Robert E. Lee: A Traditional General in a Modern War?
Last night Gary W. Gallagher presented a talk as part of UVA’s on-going symposium, “Lee at 200.” Gallagher’s talk challenged a number of assumptions concerning Lee that collectively point to an old-style or traditional general who struggled to understand the tenets of modern war. Such a view can be discerned in our popular culture, including the horrific movie Gods and Generals and even Ken Burns’s Civil War documentary. Just think of the music that is played in the background whenever Lee enters the story or the tone of Lee’s voice. Now think of the way in which both Grant and Sherman are portrayed. Consider the two images of Lee above. On the one hand we prefer to think of the Lee on the left dressed in full uniform rather than the photograph taken by Brady just days after Appomattox. One of the most popular points of contrast – usually mentioned in the context of the surrender at Appomattox – is the contrast between the way Lee and Grant dressed. We know the drill so I am not going to repeat it. Gallagher suggested, however, that Lee often dressed with a simple military jacket and colonel’s insignia. The image of Lee in full military regalia does satisfy our desire to see him as more sophisticated or as somehow cut off from the dirtiness of war in comparison with Grant and Sherman.
The tendency to interpret Lee along traditional lines conforms to our broader assumptions that distinguish an agrarian South made up of cavaliers and a more industrial North made up of raucous immigrants. We prefer to think of the South as stuck in the past and the war itself as a defensive posture against modernism. Never mind the fact that the South ranked as the 4th most industrialized region on the planet or that a great deal of recent scholarship has successfully challenged this traditional picture of the South and has even demonstrated that large segments of the population were in fact quite progressive along economic lines. Never mind the fact that just everybody in the North still farmed in 1860.
Gallagher presented a thorough overview of the literature on Lee and focused specifically on the various ways in which popular writer, beginning in the late 19th century, and scholars continue to interpret Lee as a commander out of step with the demands of modern war. Early writers include John Esten Cooke, John W. Daniel, Charles Francis Adams, and more recently, Clifford Dowdey and Gene Smith. All of them utilize the cavalier and other medieval imagery. More recently, historians such as J.F.C. Fuller, Thomas Connelly, Alan Nolan and T.H. Williams have argued that Lee was unable to take in and appreciate the military situation beyond the Blue Ridge; rather, he was preoccupied with Virginia. One of the nice things about a Gallagher talk is that you can always expect to get a good dose of historiography. In fact, I don’t know too many Civil War historians who have as strong a grasp of the historiography of 19th century American history as Gallagher.
In contrast to this popular image of Lee, Gallagher believes that Lee was “perfectly attuned to the realities of a mid-19th century war.” He was an ardent Confederate nationalist who paid close attention to the relationship between events on the battlefield and morale on the home front. Perhaps the best example of Lee’s nationalism is his strong advocacy for a national draft in the spring of 1862. This was the first national draft in American history and it represented a fundamental shift in the degree of intrusiveness in ordinary American’s lives. And it was the Confederacy which introduced this first! Lee believed that the individual states ought to give way to the demands of the national government; in fact, at one point Gallagher mentioned that Lee advocated confiscating all of the cattle from southern farms if it was necessary to maintain the armies. Lee also clearly understood that the war was about the preservation of slavery and wrote about this often in his correspondences with Davis and others. Lee advocated arming slaves during the war in exchange for their freedom not because he was a closet emancipationist, but because he believed it to be necessary to achieve independence. Gallagher suggested that the sum total of the Confederate government’s legislative actions during the war constituted a far more intrusive system compared with the United States. Such a view does not fit our preconceptions of a government bent on protecting states’ rights.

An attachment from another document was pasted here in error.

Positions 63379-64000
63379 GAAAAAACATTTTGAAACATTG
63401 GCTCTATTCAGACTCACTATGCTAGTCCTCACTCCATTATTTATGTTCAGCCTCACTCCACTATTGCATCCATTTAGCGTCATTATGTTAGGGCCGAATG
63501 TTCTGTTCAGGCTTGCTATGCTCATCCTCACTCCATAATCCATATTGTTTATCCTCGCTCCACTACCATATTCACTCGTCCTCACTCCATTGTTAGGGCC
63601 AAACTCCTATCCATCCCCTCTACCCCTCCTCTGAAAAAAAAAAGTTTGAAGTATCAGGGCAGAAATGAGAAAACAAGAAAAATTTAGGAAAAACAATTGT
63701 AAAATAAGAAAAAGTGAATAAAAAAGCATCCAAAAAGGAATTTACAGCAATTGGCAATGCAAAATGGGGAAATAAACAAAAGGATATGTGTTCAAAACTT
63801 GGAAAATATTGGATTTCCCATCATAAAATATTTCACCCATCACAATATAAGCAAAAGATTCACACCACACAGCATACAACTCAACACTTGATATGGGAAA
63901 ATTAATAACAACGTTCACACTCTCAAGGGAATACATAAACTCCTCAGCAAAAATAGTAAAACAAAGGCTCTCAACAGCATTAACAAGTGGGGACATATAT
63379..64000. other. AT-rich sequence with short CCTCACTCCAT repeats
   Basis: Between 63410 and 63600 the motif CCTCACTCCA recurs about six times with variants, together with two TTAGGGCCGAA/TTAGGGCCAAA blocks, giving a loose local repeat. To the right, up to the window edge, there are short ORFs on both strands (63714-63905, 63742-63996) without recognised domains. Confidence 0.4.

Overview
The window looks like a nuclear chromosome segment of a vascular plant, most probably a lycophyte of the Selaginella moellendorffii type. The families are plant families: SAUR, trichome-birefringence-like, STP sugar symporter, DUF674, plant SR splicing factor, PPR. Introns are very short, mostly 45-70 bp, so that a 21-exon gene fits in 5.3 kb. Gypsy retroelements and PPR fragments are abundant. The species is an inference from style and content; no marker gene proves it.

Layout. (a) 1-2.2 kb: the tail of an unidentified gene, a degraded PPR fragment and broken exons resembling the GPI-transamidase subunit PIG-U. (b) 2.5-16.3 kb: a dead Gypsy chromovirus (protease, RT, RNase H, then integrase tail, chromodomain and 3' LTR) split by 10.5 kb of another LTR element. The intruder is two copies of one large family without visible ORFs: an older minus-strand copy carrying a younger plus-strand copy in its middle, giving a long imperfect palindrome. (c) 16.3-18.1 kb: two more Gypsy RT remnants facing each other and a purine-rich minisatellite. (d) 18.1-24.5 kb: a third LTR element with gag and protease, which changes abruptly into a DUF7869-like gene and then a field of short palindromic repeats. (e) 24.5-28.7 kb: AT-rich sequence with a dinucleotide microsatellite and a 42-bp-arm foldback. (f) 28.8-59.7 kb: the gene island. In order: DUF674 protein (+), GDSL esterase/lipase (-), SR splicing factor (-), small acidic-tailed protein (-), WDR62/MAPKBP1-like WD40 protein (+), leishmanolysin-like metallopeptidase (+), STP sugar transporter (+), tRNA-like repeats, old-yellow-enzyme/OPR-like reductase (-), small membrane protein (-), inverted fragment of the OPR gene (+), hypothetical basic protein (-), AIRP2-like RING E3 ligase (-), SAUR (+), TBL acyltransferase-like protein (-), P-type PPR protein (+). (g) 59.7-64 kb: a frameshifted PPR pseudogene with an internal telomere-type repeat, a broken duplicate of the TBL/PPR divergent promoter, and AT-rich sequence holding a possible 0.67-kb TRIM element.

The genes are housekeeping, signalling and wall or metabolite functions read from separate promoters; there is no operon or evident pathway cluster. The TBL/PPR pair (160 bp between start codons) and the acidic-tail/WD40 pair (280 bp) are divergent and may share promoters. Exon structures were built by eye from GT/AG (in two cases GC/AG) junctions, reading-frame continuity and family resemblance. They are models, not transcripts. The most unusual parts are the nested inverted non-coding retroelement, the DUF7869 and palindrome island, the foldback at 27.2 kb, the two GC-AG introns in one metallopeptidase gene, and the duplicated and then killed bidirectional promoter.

Most importantly, Gallagher believes that Lee’s record and aggressiveness on the battlefield constitutes the best case for interpreting him as a modern general. Lee’s offensive movements proved to be much more deadly compared with Grant. In fact, in the three years up to the Overland Campaign Grant lost a total of 35,000 men compared with Lee who lost over 100,000 men. Gallagher is quick to point out that the high numbers are not cited as a criticism of Lee, but as an indicator that he understood what would win the war. Lee’s stunning victories galvanized white southerners during difficult times and dampened northern morale.
Anyone who knows Gallagher is aware that he grew up out west and was reared on D.S. Freeman’s studies of Lee and his army along with other more traditional Lost Cause writers. That enthusiasm and boyhood attraction for Lee and his men continues to come through in his public talks; that said, Gallagher is a first-rate scholar who understands that generalizations about the past or colorful commentary is no substitute for thorough research and analysis.
This talk is based on an article that appeared in the journal Civil War History: “An Old-Fashioned Soldier in a Modern War?: Robert E. Lee as Confederate General (December 1999): 295-321; the article is reprinted in Lee and His Army in Confederate History (UNC Press, 2001).